What is a Stand Down?

In times of war, exhausted combat units requiring time to rest and recover were removed from the battlefields to a place of relative security and safety. At secure base camp areas, troops were able to take care of personal hygiene, get clean uniforms, enjoy warm meals, receive medical and dental care, mail and receive letters, and enjoy the camaraderie of friends in a safe environment.

Today, Stand Down refers to a grassroots, community-based intervention program designed to help the nation’s estimated 107,000 homeless veterans on any given night “combat” life on the streets. Homeless veterans are brought together in a single location forone to three days and are provided access to the community resources needed to begin addressing their individual problems and rebuilding their lives. In the military, Stand Down afforded battle-weary soldiers the opportunity to renew their spirit, health and overall sense of well-being. Today’s Stand Down affords the same opportunity to homeless veterans.

What is the history of Stand Down?

The concept of Stand Down, as related specifically to the homeless veteran crisis, was the brainchild of two Vietnam Veterans, Robert Van Keuren and Dr. Jon Nachison, with the support of Vietnam Veterans of San Diego. The first Stand Down was held in San Diego during the summer of 1988. The popularity of the event has steadily grown from the original in 1988 to 190 throughout the nation each year. It is estimated that in 2009 alone more than 42,000 homeless veterans received assistance at Stand Downs.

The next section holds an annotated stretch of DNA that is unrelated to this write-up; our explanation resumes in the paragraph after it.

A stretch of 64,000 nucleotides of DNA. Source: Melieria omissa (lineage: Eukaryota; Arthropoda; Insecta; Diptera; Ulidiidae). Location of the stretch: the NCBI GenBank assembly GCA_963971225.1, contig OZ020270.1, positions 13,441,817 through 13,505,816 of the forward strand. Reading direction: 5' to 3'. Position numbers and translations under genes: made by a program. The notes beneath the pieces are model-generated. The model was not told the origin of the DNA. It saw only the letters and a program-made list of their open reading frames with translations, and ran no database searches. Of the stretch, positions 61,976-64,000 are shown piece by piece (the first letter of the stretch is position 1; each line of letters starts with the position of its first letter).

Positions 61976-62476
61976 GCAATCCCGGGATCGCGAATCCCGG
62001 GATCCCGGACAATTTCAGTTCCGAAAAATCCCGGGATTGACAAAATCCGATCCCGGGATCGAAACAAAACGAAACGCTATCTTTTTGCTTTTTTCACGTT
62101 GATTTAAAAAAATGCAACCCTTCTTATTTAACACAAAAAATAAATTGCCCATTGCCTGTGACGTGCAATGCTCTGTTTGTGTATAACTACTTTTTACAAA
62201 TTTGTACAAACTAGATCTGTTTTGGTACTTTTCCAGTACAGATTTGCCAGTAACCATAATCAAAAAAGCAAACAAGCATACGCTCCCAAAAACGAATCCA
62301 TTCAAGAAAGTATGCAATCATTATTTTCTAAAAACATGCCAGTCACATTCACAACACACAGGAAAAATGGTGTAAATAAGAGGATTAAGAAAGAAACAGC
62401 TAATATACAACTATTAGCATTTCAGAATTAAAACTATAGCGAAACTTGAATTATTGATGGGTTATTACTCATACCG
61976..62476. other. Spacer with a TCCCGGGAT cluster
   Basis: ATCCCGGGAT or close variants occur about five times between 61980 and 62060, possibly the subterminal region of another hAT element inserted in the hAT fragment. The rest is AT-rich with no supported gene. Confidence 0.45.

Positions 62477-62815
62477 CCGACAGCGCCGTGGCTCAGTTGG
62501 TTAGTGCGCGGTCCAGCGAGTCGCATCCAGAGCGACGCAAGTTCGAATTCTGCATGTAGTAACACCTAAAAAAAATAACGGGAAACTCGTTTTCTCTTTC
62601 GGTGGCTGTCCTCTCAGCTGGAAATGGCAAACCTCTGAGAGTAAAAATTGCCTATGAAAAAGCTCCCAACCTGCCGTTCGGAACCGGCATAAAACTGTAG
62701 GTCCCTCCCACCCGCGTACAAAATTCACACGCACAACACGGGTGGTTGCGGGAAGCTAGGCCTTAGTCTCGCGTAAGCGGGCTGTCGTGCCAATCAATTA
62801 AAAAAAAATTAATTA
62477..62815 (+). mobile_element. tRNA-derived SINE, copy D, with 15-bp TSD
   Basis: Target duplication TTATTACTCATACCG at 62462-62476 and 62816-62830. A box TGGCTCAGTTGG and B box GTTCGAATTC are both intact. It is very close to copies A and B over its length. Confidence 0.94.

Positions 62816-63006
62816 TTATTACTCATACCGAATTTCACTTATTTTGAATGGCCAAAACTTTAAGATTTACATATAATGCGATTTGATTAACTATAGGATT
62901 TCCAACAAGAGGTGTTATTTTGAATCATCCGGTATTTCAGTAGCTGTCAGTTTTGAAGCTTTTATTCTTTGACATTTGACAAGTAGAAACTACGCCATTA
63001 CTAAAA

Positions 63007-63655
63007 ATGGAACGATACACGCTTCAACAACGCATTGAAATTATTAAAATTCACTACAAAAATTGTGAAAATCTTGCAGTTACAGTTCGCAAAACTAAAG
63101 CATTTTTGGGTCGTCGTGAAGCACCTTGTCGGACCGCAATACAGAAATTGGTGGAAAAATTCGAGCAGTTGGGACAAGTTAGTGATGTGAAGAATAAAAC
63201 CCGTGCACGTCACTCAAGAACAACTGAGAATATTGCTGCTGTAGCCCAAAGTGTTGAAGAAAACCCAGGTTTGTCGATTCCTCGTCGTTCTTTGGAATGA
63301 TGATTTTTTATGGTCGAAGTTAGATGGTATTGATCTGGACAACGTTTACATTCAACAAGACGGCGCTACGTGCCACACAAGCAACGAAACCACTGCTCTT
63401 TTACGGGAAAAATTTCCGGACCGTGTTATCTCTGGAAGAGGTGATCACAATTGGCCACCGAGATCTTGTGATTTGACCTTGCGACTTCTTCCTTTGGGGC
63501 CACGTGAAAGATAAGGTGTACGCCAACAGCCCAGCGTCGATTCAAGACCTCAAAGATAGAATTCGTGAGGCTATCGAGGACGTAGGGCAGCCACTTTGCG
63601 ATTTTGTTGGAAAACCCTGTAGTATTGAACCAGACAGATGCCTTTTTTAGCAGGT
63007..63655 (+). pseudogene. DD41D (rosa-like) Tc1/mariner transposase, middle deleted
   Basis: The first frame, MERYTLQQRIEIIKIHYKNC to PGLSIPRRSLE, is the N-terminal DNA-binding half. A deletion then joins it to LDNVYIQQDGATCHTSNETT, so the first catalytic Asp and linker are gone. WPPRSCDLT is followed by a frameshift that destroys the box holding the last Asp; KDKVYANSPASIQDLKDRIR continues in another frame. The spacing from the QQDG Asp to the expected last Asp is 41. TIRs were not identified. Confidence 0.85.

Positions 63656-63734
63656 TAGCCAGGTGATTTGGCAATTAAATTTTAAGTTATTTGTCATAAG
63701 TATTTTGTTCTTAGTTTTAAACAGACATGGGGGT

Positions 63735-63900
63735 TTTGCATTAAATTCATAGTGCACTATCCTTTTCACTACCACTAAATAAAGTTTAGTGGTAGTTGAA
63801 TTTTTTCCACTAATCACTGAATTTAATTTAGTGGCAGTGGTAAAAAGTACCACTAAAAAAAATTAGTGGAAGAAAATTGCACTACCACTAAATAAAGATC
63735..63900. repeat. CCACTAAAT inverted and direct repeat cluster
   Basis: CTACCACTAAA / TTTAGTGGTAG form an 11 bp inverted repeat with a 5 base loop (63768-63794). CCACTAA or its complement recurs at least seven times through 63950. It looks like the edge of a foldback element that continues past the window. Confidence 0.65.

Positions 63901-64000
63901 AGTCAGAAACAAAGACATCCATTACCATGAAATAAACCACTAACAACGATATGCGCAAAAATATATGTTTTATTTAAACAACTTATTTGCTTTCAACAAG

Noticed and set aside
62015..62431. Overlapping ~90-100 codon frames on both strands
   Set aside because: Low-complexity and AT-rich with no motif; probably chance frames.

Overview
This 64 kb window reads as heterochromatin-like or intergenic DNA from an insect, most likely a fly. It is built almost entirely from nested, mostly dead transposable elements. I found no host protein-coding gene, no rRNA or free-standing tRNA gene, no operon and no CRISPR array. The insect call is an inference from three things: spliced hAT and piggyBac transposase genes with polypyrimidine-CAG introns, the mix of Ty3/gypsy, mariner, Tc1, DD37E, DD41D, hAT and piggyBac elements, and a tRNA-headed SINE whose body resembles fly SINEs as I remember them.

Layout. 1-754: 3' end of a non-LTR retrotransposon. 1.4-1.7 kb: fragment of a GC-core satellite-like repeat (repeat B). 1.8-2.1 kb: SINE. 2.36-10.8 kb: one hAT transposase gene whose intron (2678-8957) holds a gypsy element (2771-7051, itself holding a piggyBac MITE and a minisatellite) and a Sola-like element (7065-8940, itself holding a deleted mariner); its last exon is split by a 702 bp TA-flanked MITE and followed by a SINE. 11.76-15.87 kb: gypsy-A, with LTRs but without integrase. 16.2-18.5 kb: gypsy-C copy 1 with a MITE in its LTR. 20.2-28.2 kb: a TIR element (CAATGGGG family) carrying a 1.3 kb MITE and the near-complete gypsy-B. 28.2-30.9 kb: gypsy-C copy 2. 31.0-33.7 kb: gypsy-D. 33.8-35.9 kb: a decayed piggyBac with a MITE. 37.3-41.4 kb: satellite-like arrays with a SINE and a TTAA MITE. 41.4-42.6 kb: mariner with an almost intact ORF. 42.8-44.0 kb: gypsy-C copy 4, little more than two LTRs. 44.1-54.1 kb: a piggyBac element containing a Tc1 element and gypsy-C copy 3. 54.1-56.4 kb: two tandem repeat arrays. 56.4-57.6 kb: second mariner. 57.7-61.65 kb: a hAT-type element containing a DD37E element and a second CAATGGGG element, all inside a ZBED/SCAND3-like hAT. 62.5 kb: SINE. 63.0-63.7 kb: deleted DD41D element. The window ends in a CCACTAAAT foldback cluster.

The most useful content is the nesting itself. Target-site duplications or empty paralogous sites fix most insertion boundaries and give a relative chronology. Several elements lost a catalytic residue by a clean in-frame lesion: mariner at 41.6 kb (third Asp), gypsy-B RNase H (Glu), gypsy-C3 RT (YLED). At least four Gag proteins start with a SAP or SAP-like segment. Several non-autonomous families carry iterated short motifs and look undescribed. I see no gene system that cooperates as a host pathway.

What happens at a Stand Down?

Hundreds of homeless veterans are provided with a broad range of necessities including food, clothing, medical, legal and mental health assistance, job counseling and referral, and most importantly, companionship and camaraderie. It Is a time for the community to connect with the homeless veteran population and address this crisis that affects each and every town, city and state In this country. The hand up — not a handout — philosophy of Stand Down is carried out through the work of hundreds of volunteers and organizations throughout the nation.

Why this unique approach?

Many homeless veterans have suffered years of chronic or recurring readjustment issues since ending their military service, issues often inadequately addressed by traditional services to assist veterans. This Is due in part to a lack of structured and effective collaboration among agencies, forcing veterans to go from one agency to another In efforts to access the various resources they need.

This lack of efficient support from traditional veteran services has led to homeless veterans’ mistrust of the very government agencies and large institutions created to help them. A Stand Down brings together various agencies and service providers to provide a comprehensive system that encourages and assists homeless veterans to overcome their distrust and feelings of isolation with the knowledge that this event promises to address multiple problems at one time and place. It provides a safe environment in which they can connect with people who have shared experiences and cultivate hope that they can rebuild their lives.

Who organizes and delivers theses services?